Discuss photography techniques, equipment, etc. here.
Thu May 01, 2014 1:01 pm
I am not sure if it can be done or not. I have a cousin who lives in Zimbabwe and does not have good internet use, but I asked her for some photos and she sent them but they are very small and when I try to enlarge them the go all funny - you can see the pixels etc. Is there a way to enlarge them without this happening or am I out of luck.
Thu May 01, 2014 1:27 pm
Mostly out of luck. There are some utilities that will up-size the images by creating pixels between the ones there now (Genuine Fractals was one that got good reviews in the past) even Photoshop etc. can "resample" the image, however, you are asking it to sort of make it look better, but you can't re-create detail that was lost in the downsizing. The best solution would be for her to resend the images with at least 1024 pixels in the long direction - those are still relatively small files (100k - 150k or so) but will look much better. Otherwise, you are playing politician and inventing pixels to fill in the image
I should mention that several things affect the size of a jpg file besides the dimensions - the amount of detail in the image as well as the level of compression can make a big difference (a jpg of a blob against a solid background will be MUCH smaller than the same dimension jpg of a tree with lots of leaves etc.) I use the free Irfanview utility to batch resize (down) my images to my "email" directory - one of the options which can make the images smaller for the same detail is to select the option to remove the EXIF data from the image (that is a header on the image that contains all the information about what camera, shutter speed, ISO, F-stop etc. is contained).
Thu May 01, 2014 2:13 pm
Thanks Mikey, I will see if she can resend or not. Living where she does makes sending photo's very hard, I can't even send her stuff. So I do DVD's for them and hope they arrive safely.
Thu May 01, 2014 6:04 pm
A few years ago I read an article about enlarging small photos in Photoshop.
The essence of the article was you should enlarge the photo in 10% increments rather than all at once. That gives the algorithm a better chance of interpreting the missing pixels.
I never tried it but it might be worth a little bit of your time to see if it helps improve the quality.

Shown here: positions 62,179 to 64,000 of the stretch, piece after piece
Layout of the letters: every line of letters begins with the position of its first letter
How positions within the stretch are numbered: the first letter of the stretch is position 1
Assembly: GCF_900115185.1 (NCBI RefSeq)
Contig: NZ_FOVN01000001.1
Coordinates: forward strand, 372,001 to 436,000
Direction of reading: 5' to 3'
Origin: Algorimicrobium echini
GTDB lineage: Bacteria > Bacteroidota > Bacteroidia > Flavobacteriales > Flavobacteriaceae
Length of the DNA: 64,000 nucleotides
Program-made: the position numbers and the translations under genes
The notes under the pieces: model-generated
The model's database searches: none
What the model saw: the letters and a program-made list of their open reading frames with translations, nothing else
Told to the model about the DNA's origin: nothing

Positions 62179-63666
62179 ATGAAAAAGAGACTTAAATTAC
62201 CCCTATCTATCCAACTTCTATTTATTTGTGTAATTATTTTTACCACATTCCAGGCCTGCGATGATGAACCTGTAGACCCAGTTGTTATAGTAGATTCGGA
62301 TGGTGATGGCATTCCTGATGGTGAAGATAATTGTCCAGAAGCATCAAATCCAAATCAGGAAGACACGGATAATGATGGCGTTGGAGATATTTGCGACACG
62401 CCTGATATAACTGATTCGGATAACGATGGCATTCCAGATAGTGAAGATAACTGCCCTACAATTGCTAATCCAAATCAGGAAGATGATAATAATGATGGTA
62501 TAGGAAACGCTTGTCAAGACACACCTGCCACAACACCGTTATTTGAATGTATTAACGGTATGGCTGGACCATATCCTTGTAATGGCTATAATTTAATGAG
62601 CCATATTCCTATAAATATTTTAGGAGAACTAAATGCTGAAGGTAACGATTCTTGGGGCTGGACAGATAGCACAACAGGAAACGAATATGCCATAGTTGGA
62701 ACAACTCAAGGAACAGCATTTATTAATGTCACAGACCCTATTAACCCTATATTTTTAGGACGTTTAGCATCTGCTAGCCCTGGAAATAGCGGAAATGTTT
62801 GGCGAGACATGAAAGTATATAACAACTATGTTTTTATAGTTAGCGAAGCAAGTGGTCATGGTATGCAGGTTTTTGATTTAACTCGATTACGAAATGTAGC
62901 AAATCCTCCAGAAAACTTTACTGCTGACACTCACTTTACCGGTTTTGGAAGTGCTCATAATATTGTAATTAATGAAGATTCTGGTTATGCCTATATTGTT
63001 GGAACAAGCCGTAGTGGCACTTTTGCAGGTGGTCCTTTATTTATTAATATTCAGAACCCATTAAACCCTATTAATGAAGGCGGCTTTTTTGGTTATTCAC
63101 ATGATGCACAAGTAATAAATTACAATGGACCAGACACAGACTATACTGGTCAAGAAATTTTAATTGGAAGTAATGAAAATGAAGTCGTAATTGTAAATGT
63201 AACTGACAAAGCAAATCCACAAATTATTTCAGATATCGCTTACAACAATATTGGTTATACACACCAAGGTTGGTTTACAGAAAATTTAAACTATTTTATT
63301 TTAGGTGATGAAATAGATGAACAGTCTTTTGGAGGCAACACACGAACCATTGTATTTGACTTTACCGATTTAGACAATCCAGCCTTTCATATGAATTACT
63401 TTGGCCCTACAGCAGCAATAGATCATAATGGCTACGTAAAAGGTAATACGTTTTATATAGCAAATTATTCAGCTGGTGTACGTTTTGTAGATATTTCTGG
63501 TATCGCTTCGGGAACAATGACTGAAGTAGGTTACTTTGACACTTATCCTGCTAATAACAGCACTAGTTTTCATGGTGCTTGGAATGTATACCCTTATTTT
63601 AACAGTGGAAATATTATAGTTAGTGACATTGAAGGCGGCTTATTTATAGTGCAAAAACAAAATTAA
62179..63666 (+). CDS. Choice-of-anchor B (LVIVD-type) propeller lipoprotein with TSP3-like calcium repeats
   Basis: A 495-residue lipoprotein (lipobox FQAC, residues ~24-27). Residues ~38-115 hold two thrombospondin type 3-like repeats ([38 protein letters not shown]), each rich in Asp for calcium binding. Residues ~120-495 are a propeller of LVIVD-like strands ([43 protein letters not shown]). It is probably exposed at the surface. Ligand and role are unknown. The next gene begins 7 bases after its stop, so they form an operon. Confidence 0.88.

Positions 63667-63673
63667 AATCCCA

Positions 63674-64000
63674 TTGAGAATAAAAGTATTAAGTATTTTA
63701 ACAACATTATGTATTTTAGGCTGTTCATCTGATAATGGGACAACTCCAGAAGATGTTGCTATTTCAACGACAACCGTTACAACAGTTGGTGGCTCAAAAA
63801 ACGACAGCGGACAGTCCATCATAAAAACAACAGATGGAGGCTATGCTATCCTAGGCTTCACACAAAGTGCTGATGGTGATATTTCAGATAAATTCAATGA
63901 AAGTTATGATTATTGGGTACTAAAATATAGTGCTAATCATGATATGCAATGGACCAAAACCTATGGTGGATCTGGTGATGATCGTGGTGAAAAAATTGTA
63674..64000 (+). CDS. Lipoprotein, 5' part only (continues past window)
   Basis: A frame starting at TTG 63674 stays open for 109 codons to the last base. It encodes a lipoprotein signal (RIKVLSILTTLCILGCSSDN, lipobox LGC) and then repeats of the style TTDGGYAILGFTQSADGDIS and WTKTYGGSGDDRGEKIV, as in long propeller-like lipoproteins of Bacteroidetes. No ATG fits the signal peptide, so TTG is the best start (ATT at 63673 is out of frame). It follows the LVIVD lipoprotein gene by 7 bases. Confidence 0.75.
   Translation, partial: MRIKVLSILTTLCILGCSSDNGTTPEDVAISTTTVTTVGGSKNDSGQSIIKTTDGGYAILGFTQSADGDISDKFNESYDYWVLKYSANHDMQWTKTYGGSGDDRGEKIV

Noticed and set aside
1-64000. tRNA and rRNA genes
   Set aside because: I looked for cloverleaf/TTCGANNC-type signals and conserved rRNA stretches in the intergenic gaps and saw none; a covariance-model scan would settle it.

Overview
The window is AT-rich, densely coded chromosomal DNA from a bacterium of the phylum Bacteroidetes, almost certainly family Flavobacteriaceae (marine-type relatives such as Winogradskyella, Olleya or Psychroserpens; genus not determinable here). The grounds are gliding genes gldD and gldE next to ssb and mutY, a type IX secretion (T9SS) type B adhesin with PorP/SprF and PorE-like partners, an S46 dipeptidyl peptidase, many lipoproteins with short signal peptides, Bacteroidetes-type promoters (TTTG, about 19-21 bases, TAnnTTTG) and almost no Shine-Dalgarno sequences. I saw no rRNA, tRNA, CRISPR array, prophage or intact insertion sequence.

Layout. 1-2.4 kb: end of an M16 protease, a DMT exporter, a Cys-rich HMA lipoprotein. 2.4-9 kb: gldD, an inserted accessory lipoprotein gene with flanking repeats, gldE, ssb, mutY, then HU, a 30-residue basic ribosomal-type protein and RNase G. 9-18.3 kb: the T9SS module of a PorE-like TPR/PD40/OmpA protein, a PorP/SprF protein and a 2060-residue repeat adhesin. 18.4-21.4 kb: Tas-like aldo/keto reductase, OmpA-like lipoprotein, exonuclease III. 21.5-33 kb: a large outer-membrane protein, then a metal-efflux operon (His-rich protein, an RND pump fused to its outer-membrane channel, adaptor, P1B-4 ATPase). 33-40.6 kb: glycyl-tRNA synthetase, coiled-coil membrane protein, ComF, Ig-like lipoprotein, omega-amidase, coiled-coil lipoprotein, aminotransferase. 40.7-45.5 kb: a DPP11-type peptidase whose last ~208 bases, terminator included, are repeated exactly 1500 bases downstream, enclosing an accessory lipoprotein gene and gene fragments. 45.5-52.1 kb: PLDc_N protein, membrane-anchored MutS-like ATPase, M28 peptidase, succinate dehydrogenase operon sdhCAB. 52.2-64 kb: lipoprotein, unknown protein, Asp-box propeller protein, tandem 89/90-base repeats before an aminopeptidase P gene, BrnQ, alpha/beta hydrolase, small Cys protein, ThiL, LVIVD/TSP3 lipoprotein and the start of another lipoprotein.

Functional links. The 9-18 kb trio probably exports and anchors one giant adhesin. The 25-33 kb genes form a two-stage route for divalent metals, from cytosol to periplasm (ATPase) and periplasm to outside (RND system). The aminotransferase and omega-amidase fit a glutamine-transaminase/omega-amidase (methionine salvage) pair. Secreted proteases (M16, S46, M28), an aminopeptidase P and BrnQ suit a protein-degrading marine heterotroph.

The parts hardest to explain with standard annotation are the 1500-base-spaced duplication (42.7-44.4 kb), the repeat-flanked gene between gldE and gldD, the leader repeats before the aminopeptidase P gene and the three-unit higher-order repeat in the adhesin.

Thu May 01, 2014 6:40 pm
Thanks Joe I will do just that as time is the one thing I have plenty of
Mon May 05, 2014 7:55 pm
The suggestion that Joe gave is a good one. It was so good that Adobe has incorporated it into the resizing algorithm since CS2. If you are using one of the newer versions of the program you are likely not see much improvement. Mikey's suggestion of Genuine fractals is probably your best bet. Here is a link to their consumer version using Genuine Fractals under the hood. http://www.ononesoftware.com/products/resize8/
Mon May 05, 2014 8:19 pm
Thanks Vernon, I will look into that as well.
Tue May 06, 2014 7:09 am
Don't expect Resize to do a heck of a lot for you. Yes, you can enlarge photos but when you start with images that are basically of poor quality to begin with, you're going to end up with large photos that are of poor quality. The improvement is minimal, if any. So, as Mikey said, you're basically out of luck unless you can get images of better quality. Resizing small photos that have some decent appearance when small are going to go softer as you increase their size ... Resize is not going to keep the relative sharpness you'll want. Resize is not a panacea ... but it is useful. I don't think it's going to be what you need or want ...
Tue May 06, 2014 10:23 am
Thanks Dale, I have discovered that I am not going to be able to enlarge the photos as they are just too small. She is goign to send me another lot a little larger so that should cure the problem.
Wed Jun 18, 2014 8:46 am
Photoshop is pretty good at enlarging, even up to 4X.
Obviously, depends on the original.
Wed Jun 18, 2014 11:11 am
Thanks Merlin, I have managed to sort the problem now and it looks a lot better.